Australia is one of world's worst transport polluters: Covid-19 response could change this | RenewEconomy

Australia is one of world’s worst transport polluters: Covid-19 response could change this

ClimateWorks report says national EV strategy needed to cut transport emissions, and push for quieter, healthier and cleaner cities.


Strong targets and national strategies will be necessary to support a wide-scale transition to electric vehicles, a new research report by ClimateWorks Australia has argued, and Australia risks being left behind if governments fail to embrace the sector.

The new analysis published by ClimateWorks Australia, a policy think tank, found that Australia had the third highest transport emissions per capita in the world, behind only the United States and Canada. More than four-fifths of Australia’s transport emissions were from road vehicles, and this was exacerbated by Australia’s high aviation emissions, which are the world’s highest per capita.

ClimateWorks noted that while the Covid-19 had caused significant disruption to the Australian economy, the direct impact on the transport sector, which has seen passenger travel reduce considerably due to movement restrictions, provides an opportunity to reorientate transport systems and technologies towards more sustainable alternatives.

“We’ve certainly seen as a result of Coronavirus, that transport has had to radically shift and that really gives us the opportunity now to refocus our efforts and re-image our transport systems. So that not only can we cut our emissions, and head towards zero emissions in our transport systems, but we can also have quieter, healthier and cleaner cities,” ClimateWorks Australia program manager Petra Stock said.

“By using economic stimulus measures to support sustainable transport, we can also drive jobs and employment.”

While local progress has been comparatively slow by global standards, ClimateWorks said that there were positive signs that people are embracing the shift to lower emissions vehicles, with Australian EV sales more than doubling between 2018 and 2019.

ClimateWorks noted that national coordination is key to accelerating the uptake of electric vehicles, such as through a National Electric Vehicle Strategy that was announced by the Morrison government more than a year ago but has yet to see the light of day.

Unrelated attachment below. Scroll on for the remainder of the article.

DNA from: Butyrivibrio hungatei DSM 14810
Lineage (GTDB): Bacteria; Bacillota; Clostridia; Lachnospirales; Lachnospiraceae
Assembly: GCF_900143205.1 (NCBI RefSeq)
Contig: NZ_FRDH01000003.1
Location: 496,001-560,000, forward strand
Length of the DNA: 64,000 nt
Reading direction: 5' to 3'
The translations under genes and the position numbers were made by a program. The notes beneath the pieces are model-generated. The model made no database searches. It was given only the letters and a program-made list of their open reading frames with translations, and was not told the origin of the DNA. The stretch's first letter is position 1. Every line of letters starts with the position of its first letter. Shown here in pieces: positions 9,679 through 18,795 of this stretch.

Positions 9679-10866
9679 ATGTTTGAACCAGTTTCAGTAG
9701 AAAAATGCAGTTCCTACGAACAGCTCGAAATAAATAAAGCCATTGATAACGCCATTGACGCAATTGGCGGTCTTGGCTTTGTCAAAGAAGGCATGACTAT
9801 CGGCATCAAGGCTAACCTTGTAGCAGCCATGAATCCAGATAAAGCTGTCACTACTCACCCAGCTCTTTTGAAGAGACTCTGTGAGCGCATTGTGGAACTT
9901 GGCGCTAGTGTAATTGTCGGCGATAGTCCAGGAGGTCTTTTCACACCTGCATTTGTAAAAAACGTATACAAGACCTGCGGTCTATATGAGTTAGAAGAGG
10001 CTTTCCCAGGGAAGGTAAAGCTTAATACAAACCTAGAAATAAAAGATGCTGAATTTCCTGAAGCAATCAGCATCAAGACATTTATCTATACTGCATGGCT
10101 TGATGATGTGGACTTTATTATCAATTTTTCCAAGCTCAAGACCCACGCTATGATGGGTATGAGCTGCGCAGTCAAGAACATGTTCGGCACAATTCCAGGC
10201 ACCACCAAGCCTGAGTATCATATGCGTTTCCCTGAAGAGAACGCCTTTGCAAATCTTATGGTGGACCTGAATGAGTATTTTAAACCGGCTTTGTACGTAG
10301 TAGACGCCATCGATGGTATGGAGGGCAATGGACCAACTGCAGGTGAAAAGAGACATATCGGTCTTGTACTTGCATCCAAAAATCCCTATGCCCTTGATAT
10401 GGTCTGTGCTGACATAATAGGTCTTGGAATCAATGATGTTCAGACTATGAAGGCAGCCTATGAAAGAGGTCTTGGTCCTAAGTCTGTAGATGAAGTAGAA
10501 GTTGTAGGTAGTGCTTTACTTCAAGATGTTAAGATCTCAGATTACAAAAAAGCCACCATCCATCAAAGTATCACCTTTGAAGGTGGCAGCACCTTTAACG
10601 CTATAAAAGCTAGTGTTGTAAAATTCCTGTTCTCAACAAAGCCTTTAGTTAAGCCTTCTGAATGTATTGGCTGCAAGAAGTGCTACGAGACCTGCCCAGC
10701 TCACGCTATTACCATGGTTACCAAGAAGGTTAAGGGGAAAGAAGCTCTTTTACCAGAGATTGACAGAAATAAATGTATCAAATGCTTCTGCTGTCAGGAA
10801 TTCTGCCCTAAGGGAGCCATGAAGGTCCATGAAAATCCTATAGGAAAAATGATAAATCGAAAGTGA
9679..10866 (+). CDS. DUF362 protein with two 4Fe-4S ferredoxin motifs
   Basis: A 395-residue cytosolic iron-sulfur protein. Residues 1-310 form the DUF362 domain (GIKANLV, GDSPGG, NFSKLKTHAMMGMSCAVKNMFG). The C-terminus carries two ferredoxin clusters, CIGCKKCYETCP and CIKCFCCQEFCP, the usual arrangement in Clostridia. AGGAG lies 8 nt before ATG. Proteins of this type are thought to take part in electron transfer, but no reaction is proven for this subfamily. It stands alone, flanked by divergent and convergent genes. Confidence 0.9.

“When Australia, and the world, transitions into a post-crisis rebuilding period, it will be paramount to avoid ‘locking in’ carbon emissions and instead build a zero-emissions economy.

“Support for building public transport, high-speed rail, active travel infrastructure, incentives for zero-emissions vehicles, and digital infrastructure to support remote working patterns should be prioritised over additional road building, airport expansions or incentives for diesel and petrol vehicles,” ClimateWorks report says.

Increased uptake of electric vehicles will also be key to reaching zero net emissions by 2050, with Australia’s transport emissions showing consistent growth over the last couple of decades.

“A significant transformation is required in the coming decade to set the transport sector on a path to zero emissions. Without strategic intervention, Australia’s transport emissions are projected to grow by 7% this decade, reaching 108 Mt CO2e in 2030,” the ClimateWorks report says.

“By contrast, in ClimateWorks’ 1.5 degrees Celsius compatible pathway, transport emissions peak this decade and then quickly decline.”

According to ClimateWork’s assessment, to successfully limit global warming to no more than 2 degrees, electric vehicles will need to represent at least 50 per cent of all new car sales by 2030. Additionally, all-electric trucks will need to represent at least 25 to 39 per cent of the heavy vehicle market by 2030.

Under a 1.5 degree warming scenario, uptake will need to be even higher, with more than three-quarters of all new cars by 2030 needing to be electric, as well as almost 60 percent of new heavy vehicles.

The shift to all-electric transport will lead to an increase in electricity consumption, which provides a need for the further development of additional wind and solar projects over the next decade, which ClimateWorks sees as an already well-established opportunity to reduce emissions in Australia.

ClimateWorks said that the rest of the world was moving quickly to embrace the emerging electric vehicle industry, and Australia risked missing out if it did not develop meaningful policies to accelerate the transition locally.

“Australia risks falling behind these global efforts. There is a wealth of global support and experience that can be employed to tackle Australia’s transport emissions. Now is the moment to seize the opportunity,” ClimateWorks said.

CEO of the Electric Vehicle Council Behyad Jafari told a briefing organised by ClimateWorks, that supporting the emergence of an electric vehicle industry in Australia would deliver substantial economic benefits, in addition to the reduced contributions to global warming.

“Every other country in the G20 has an electric vehicle policy or incentives, bar Australia. Close to none of those are based purely on environmental concerns,” Jafari said.

Jafari added that there are two forms of economic benefits from the adoption of electric transport; direct benefits in the form of reduced energy costs and fuel consumption, as well as indirect benefits through improved health outcomes and avoided pollution.

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